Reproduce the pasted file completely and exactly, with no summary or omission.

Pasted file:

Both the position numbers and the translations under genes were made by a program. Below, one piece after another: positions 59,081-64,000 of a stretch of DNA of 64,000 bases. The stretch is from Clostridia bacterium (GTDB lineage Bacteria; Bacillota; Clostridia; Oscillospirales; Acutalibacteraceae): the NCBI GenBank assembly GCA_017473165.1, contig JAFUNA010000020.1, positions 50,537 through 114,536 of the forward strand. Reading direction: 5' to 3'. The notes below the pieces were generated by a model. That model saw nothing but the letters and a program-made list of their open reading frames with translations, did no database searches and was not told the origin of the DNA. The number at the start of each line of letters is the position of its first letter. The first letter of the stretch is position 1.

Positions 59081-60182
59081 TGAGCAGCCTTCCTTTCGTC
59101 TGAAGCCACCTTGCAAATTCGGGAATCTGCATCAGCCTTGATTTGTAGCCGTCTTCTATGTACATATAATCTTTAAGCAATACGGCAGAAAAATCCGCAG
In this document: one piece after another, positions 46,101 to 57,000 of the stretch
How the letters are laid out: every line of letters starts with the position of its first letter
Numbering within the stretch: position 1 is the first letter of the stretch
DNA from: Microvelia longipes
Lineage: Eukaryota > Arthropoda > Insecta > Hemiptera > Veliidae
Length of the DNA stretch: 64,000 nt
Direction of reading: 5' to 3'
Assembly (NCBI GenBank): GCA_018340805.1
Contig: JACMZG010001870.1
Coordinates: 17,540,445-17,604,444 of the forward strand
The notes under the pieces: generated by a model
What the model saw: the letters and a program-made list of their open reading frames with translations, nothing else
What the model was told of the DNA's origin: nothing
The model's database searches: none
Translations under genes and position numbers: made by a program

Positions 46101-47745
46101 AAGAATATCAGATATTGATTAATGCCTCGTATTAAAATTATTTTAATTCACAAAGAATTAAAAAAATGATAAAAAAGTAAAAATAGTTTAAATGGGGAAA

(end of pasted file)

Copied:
Both the position numbers and the translations under genes were made by a program. Below, one piece after another: positions 59,081-64,000 of a stretch of DNA of 64,000 bases. The stretch is from Clostridia bacterium (GTDB lineage Bacteria; Bacillota; Clostridia; Oscillospirales; Acutalibacteraceae): the NCBI GenBank assembly GCA_017473165.1, contig JAFUNA010000020.1, positions 50,537 through 114,536 of the forward strand. Reading direction: 5' to 3'. The notes below the pieces were generated by a model. That model saw nothing but the letters and a program-made list of their open reading frames with translations, did no database searches and was not told the origin of the DNA. The number at the start of each line of letters is the position of its first letter. The first letter of the stretch is position 1.

Positions 59081-60182
59081 TGAGCAGCCTTCCTTTCGTC
59101 TGAAGCCACCTTGCAAATTCGGGAATCTGCATCAGCCTTGATTTGTAGCCGTCTTCTATGTACATATAATCTTTAAGCAATACGGCAGAAAAATCCGCAG
In this document: one piece after another, positions 46,101 to 57,000 of the stretch
How the letters are laid out: every line of letters starts with the position of its first letter
Numbering within the stretch: position 1 is the first letter of the stretch
DNA from: Microvelia longipes
Lineage: Eukaryota > Arthropoda > Insecta > Hemiptera > Veliidae
Length of the DNA stretch: 64,000 nt
Direction of reading: 5' to 3'
Assembly (NCBI GenBank): GCA_018340805.1
Contig: JACMZG010001870.1
Coordinates: 17,540,445-17,604,444 of the forward strand
The notes under the pieces: generated by a model
What the model saw: the letters and a program-made list of their open reading frames with translations, nothing else
What the model was told of the DNA's origin: nothing
The model's database searches: none
Translations under genes and position numbers: made by a program

Positions 46101-47745
46101 AAGAATATCAGATATTGATTAATGCCTCGTATTAAAATTATTTTAATTCACAAAGAATTAAAAAAATGATAAAAAAGTAAAAATAGTTTAAATGGGGAAA